After the Soviet army withdrew, Mohammad slowly gained his freedom and moved to Kunduz city and worked as a long-haul trucker, ferrying goods all over northern Afghanistan. He somehow survived the chaos of the Soviet pullout and the civil war that ripped apart the country from 1992 to ’96. Surprisingly, life under the Taliban was easier. “The Taliban never touched me when they were in power. They were proud of me because I became a Muslim,” Mohammad says. Today he is married to an ethnic-Tajik Afghan woman from a nearby province. They have two sons and a daughter. He is part of his community. But, as the U.S. and NATO withdrawal nears, he worries for the future of his family — and he says his friends, neighbors and relatives are also worried, a sentiment echoed by the two other Soviet vets TIME was able to track down.
Sergei Krasnoperov says even the relative stability at the moment is not so great. Krasnoperov deserted after he was caught selling military supplies and faced stiff punishment. He went over to the mujahedin, converted to Islam, was renamed Noor Mohammad and fought against the Soviets — even serving as a bodyguard to ethnic-Uzbek warlord Abdul Rashid Dostum. He is now married to an Afghan woman, has six children, works part-time for the local electricity department and also repairs truck parts in the city of Chaghcharan in Ghor province, near his old base.
“Now you can’t understand who is working with the government and who is not — who is on which side is impossible to understand,” the Russian tells TIME in a crackly phone interview. “Even in the city, government power is not strongly felt. You can kill two or three people and jump on a motorcycle and that’s it. No one will say anything or come after you.” Even from his village point of view, he reflects widely held fears that the Afghan army and police will evaporate once foreign funding dries up — an idea denied by the U.S. and NATO. “Those [soldiers and police who] are paid, they simply do not fight. They do nothing. When the month ends, they take their next pay and that’s it. They are not on any side — only on the side of the money.” His take on the current government is just as harsh, saying: “Corruption here isn’t very clear. I only understand right now what the government doesn’t do — they do nothing. They only take bribes and kill people. The government here is a joke. If the Americans weren’t here right now, there would be no power at all, it would just be a bunch of robbers.”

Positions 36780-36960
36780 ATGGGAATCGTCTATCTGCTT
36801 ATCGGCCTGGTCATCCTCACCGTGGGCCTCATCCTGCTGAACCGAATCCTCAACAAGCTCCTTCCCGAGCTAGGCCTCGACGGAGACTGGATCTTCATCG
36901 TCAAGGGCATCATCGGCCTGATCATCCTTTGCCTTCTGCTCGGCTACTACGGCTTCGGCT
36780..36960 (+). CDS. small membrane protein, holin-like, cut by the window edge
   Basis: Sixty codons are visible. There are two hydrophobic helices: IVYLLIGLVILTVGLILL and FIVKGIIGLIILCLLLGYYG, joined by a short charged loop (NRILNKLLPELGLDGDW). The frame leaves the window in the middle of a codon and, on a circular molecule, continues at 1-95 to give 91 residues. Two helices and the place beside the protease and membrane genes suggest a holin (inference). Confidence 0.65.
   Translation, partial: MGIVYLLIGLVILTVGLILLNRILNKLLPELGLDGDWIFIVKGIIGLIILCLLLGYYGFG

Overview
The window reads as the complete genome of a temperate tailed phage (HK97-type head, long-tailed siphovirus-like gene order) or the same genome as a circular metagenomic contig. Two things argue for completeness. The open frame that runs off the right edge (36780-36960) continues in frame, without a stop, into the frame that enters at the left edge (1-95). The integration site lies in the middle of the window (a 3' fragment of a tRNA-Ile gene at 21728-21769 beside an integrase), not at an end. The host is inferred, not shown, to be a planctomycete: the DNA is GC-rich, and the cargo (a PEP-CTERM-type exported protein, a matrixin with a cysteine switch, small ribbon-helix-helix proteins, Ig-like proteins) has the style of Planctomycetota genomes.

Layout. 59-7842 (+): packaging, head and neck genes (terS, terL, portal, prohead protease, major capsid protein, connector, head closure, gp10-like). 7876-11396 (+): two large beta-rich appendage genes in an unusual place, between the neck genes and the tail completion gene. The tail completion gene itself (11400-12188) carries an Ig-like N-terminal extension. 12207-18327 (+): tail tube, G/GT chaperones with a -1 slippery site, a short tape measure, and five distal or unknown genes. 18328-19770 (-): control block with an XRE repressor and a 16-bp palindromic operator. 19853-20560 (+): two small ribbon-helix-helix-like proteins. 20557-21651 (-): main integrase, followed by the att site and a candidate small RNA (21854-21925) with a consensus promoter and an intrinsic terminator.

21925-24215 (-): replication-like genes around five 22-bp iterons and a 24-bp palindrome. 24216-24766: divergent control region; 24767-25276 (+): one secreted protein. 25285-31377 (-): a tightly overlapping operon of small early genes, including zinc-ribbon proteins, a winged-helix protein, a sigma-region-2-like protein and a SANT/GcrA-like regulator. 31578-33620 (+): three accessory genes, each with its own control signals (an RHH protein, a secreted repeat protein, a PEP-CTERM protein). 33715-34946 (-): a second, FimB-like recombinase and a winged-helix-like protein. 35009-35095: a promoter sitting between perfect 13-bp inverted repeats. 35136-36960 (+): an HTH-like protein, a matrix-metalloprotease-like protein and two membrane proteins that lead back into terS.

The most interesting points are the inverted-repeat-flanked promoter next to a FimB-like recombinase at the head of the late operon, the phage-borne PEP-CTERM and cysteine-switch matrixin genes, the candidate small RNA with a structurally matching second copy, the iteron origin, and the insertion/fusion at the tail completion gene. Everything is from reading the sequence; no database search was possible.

Back in Kunduz, Alexander Levenets, another of the shuravi, sees similar problems. After the Soviets left, he says, “the Afghan National Army was completely destroyed, but now we have an army and police. However, those people get their salary from America. If America leaves, they will also be destroyed. There will be nothing of them left. There will be nothing here to control them and pay them.” Like Noor Mohammad, Levenets deserted and joined the mujahedin after selling supplies to the enemy and being caught by his commanding officer. He fled, converted to Islam, took the name Ahmad and fought against the Soviets. Eventually he married an ethnic-Tajik Afghan woman and now has five daughters. He works as a taxi driver and his wife is a teacher.
Drinking green Afghan tea, Nek Mohammad is less decided about the current state of affairs, but just as pessimistic about the future. “The Americans did not make a mistake coming here,” he says. “Before, I didn’t have electricity. Now I do. Before, there wasn’t a good road. Now there is. Before, there wasn’t a hospital. Now there is.” But he is not sure about what comes next. “When the Americans leave, it will become clear what will happen to Afghanistan. The Afghan Army can’t take their hands off the Taliban.”
In the end, he says, “The people will suffer. That’s what will happen. All of those people who work with the Americans, who work in the offices — when the Taliban comes, those people will be in danger, those people will be killed, because everybody wants power. Everyone will want revenge.” As for the Afghan government, he is of the same mind as the other vets. “Karzai and everyone, they all say, ‘We will defend your country. No one will attack here. Everyone will stand with us. The foreigners will help us,’ but on what does this depend? They say it depends on God … Everything depends on God. What he created, will be. But that’s all just talk. The tongue talks, but we’ll see what really happens.”
Possibly the most chilling comparison of all is made by Ahmad, the taxi driver, who reaches back into the history he has seen in Afghanistan, saying: “When the Soviet army left it was peaceful until the Soviet government stopped giving the Afghan communist government money. When the money stopped, the war started. Everyone only fights and works for money. People do everything for money.”
As dusk closed around Nek Mohammad’s village on the edge of Kunduz city, he invited us to stay for dinner, but he was worried about our security. “This is an Afghan village, so I can’t say anything. I don’t know what will happen here. Anything could happen. You’ll leave late and this place is unreliable for foreigners,” he says, mixing Dari and Russian. “I’m afraid. I’d be very happy for you to eat here, but …” Walking us out of the house in the gathering gloom, he recited a Russian saying, “We need to pull our claws out of here” — meaning, We need to run away from here, he explains. Says the old soldier: “I don’t know what’s going to happen next.”